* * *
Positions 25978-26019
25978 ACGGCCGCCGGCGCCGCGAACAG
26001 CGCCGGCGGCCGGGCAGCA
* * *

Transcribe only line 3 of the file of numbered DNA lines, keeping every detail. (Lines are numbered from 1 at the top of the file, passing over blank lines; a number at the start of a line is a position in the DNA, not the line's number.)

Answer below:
26001 CGCCGGCGGCCGGGCAGCA